Friday, 19 August 2011

Recording Contracts (Part 2)

In this part of the recording contracts, we examine the recording fee or payment. The fees that a production house recovers or intends to recoup for the services offered should be clearly indicated on the recording contract or quantified to some degree. This part is very important because it is tied to the Intellectual Property Rights of the works produced. Normally and unless specified otherwise, payments made relate to the services that are being offered to record and produce the works. Unless otherwise specified, this does not usually amount to transfer of IP rights from the production company to the talent or party making the payment. Usually, the production house retains the rights in the master of the sound recordings unless clearly specified in the recording contract. A majority of misunderstandings between the producer and the talent do occur if this is left open and/or is not clearly defined in the recording contract. Always remember that the payments made for a recording whether audio or visual are for the services rendered and will not necessarily be for the IP rights for the works produced. 

Sunday, 17 July 2011

Recording Contracts (Part 1)

Recording contracts are documents that spell out the terms and conditions under which a talent and a production house enter into a business proposition with one party taking the risk of investing and the other party is willing to give their services with the hope that there will be a return on investment. The heaviest burden of success or failure  rests with the production house especially if the production house has a good track record. As a result the production house must develop a contract that will ensure that the terms and conditions that govern the agreement binding both parties is comprehensive and makes business sense. From the talent perspective it is expected that they enter into this contract having considered all the pros and cons of entering into this contract. It is very important to seek legal counsel for guidance as this will help manage irreconcilable differences that may later emerge. If at some point both parties disagree, then the agreement should be guided by the termination clauses to avoid unecessary misunderstandings. Unfortunately as observed in this market (EA) most of the time one party to the agreement goes balistic and does press releases without due consideration of the consequences. If both parties can reconcile with the fact that this is a business to run, it is often easier to manage the transition and look for opportunities. The important point to remember here is that talent is not of much use to anybody unless it is nurtured and supported to achieve the desired objectives.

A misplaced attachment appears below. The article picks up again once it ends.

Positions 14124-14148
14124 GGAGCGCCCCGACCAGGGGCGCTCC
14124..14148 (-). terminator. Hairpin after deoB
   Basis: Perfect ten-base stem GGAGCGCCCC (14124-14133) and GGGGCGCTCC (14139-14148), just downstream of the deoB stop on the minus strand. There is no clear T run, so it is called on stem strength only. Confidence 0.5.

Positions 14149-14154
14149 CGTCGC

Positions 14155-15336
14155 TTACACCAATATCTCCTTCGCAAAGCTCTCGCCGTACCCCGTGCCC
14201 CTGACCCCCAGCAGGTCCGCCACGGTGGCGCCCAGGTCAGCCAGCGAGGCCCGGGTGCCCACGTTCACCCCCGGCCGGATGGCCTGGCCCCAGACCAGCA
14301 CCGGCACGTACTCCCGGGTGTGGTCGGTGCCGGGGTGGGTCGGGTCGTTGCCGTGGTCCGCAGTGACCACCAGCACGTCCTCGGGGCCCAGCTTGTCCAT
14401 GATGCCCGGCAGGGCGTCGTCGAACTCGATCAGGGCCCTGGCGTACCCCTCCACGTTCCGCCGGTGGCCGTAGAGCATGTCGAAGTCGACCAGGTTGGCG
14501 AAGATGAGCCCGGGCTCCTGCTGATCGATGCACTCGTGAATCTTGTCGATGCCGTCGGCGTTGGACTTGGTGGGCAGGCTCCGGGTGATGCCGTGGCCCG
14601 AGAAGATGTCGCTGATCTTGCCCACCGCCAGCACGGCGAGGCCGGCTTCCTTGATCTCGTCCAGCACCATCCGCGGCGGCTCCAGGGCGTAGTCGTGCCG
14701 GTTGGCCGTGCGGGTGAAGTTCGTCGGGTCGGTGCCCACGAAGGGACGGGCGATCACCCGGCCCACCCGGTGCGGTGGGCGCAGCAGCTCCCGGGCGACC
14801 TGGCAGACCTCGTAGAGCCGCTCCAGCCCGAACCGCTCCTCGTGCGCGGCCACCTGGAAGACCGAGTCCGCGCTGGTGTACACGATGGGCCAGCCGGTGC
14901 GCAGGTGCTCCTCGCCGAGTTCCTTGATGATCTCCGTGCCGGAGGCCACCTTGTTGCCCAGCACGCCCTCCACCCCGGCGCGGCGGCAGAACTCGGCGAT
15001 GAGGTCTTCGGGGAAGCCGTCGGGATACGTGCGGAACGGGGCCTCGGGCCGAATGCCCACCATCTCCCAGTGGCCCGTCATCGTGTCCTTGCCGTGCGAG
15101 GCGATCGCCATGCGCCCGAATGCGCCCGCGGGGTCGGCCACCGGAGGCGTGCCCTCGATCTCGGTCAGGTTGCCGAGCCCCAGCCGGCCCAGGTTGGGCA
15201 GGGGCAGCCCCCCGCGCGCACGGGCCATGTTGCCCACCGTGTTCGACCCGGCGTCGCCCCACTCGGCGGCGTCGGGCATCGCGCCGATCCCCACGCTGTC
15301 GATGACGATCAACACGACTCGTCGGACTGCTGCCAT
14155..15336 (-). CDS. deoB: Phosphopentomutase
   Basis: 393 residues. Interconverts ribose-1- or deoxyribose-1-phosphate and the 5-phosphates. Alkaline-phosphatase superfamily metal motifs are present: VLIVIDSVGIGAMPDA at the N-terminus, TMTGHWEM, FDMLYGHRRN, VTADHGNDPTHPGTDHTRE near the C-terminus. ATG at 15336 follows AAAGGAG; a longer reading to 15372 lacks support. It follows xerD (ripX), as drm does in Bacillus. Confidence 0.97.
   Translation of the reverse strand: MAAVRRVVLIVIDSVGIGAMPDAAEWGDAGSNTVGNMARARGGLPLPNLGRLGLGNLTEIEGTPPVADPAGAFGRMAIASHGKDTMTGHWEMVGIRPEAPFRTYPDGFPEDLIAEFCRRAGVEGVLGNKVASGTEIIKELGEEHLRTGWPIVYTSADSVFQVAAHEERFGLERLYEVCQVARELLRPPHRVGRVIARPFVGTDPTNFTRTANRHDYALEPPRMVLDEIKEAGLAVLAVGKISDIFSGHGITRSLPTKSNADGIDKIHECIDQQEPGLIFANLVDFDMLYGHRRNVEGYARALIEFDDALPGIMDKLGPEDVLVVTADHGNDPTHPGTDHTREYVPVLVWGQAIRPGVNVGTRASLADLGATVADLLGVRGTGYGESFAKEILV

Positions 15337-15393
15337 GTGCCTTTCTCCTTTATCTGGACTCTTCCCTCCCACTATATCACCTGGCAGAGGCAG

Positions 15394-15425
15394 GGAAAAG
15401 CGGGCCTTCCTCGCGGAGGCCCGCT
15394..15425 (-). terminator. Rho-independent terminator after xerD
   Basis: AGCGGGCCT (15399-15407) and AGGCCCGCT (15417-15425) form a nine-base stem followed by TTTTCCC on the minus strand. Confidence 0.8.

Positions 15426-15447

Sunday, 12 June 2011

Hit Song

Producing a hit song is not just about putting the right elements together. There has been heated debates with some of the most creative minds believing that creativity plays a major part. We disagree. You can create a hit song out of nothing. Thats the reality. Most of the biggest hits in the world were created when the talent and the producers were toying around in the studio. The notable  determining factor is the direction the composition will take. At this point experience, history and gut feel come into play. This may mean that an experienced producer with a rich history of producing hits will generally have an added advantage. If they make the right decision at the right time then the musical works will generate the excitement needed to produce memorable works.